On Saturday, a truck bomb exploded in the capital of Somalia, Mogadishu, and killed at least 189 people, injuring 200 more, FOX News reported. A terrorist group al-Shabab, which is famous for committing terrorist acts in the populated regions of the capital, is considered to be responsible for the explosion but has not commented on the attack yet.

Who is responsible for the attack?

Al-Shabab is a jihadist fundamentalist group, which pledged allegiance to the militant Islamist organization Al-Qaeda. For more than ten years, Somalia has been fighting with the insurgency of Islamist extremists. The US has been providing Somalia with various counterterrorism operations, but the latest attack, which was the deadliest of the battles, demonstrated that the US efforts did not stop the extremists, the Washington Post reported.

The US officials announced that it was a "cowardly" attack and claimed that the US would assist Somali and African Union partners in the fight against terrorism. For the first time, under Donald Trump's presidentship, the US enforcement has improved their efforts against the al-Shabab, based in Somalia.

Details of the deadliest terrorist attack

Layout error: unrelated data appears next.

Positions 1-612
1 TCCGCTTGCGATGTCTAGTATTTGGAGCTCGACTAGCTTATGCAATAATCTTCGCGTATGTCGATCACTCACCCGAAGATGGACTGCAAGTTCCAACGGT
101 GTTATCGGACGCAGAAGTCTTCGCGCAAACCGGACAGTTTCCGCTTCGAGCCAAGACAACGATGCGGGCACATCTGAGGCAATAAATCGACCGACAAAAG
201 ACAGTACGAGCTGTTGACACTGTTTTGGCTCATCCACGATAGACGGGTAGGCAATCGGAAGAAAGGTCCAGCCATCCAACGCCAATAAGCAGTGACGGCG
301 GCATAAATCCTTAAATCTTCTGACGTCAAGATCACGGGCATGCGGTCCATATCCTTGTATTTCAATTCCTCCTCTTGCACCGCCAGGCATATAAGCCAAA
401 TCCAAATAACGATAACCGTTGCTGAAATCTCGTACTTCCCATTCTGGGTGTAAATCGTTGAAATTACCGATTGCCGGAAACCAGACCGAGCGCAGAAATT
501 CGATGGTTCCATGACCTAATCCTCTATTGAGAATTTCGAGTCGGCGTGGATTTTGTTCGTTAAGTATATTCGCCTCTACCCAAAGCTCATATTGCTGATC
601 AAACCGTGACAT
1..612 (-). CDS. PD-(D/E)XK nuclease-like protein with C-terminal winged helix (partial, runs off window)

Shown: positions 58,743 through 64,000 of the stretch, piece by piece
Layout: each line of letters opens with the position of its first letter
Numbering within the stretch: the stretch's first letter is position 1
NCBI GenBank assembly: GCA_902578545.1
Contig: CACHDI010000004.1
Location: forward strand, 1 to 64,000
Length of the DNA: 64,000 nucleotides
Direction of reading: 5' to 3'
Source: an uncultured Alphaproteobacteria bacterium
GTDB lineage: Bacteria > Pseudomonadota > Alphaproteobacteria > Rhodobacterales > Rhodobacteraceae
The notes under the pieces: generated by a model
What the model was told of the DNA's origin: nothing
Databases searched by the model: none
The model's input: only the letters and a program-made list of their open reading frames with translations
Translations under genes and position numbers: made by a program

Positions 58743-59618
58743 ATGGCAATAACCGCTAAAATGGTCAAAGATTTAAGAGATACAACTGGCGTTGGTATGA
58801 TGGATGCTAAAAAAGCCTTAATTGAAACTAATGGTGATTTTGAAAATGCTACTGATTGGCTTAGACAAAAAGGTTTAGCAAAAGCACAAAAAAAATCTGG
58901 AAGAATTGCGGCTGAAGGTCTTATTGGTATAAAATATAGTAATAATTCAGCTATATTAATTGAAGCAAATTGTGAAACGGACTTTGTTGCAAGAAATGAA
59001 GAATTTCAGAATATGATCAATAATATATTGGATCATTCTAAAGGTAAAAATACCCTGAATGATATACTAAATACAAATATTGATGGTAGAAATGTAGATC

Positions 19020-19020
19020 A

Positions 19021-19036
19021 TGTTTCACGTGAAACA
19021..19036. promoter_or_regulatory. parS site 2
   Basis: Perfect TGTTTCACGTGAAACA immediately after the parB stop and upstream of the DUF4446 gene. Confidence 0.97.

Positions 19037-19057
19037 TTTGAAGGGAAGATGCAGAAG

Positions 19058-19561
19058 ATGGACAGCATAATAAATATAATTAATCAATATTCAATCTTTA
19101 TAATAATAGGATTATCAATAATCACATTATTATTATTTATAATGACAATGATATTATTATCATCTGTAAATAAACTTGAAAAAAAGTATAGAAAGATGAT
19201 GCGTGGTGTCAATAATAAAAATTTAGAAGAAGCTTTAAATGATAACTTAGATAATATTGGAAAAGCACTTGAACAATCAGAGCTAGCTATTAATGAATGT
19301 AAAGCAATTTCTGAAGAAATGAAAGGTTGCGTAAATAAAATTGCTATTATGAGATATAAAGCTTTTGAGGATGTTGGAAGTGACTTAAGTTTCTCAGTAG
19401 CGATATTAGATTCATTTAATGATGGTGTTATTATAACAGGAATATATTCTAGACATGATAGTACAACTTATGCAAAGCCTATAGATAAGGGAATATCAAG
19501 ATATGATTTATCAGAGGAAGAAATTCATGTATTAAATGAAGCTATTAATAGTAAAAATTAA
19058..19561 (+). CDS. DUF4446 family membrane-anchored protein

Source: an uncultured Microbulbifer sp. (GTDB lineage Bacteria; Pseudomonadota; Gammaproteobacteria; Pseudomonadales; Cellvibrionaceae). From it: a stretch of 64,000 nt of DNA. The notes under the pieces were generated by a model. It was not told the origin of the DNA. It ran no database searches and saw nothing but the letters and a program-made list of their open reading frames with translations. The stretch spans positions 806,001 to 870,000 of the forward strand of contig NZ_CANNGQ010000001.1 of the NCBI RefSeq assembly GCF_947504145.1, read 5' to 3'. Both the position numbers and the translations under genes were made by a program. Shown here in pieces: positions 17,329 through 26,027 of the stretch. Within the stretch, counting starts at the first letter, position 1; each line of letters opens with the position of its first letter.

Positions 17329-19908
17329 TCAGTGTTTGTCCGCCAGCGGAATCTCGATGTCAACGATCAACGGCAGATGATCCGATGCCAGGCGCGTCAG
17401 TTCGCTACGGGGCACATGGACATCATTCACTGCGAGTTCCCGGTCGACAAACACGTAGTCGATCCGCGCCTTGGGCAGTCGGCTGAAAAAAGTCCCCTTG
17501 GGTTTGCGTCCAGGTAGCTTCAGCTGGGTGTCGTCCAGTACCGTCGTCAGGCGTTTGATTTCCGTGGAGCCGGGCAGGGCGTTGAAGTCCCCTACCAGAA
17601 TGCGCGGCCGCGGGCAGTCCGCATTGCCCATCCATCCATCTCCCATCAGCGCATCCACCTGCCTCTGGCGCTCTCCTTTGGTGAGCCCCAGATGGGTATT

The extremists exploded two bombs in the crowded area of Mogadishu. The first truck bomb killed most of the nearby residents, and the second one caused the deaths of more locals not far from the first attack.

According to Police Capt. Mohamed Hussein, many wounded people died at Mogadishu hospitals from their injuries, the New York Times reported. Thousands of people volunteered to donate blood for the injured. President Mohamed Abdullahi Mohamed also donated blood and appealed for Somali residents to join him.

Top Videos of the Day

Medical workers are assisting the victims, many of whom suffered severe burns.

Among the dead was one freelance journalist and others were injured, including Abdulkadir Mohamed Abdulle of Voice of America. The Red Cross officials stated that at least four volunteers also died as a result of the terrorist attack.

According to Prime Minister Hassan Ali Khaire, the extremist group targets only civilians. Abdirahman Omar, the information minister of Somalia, claimed on the radio that they had to unite against the terrorist group.

On Saturday night, relief workers had been searching for any people still alive under the ruins of the damaged Safari Hotel, situated near Somalia's foreign ministry.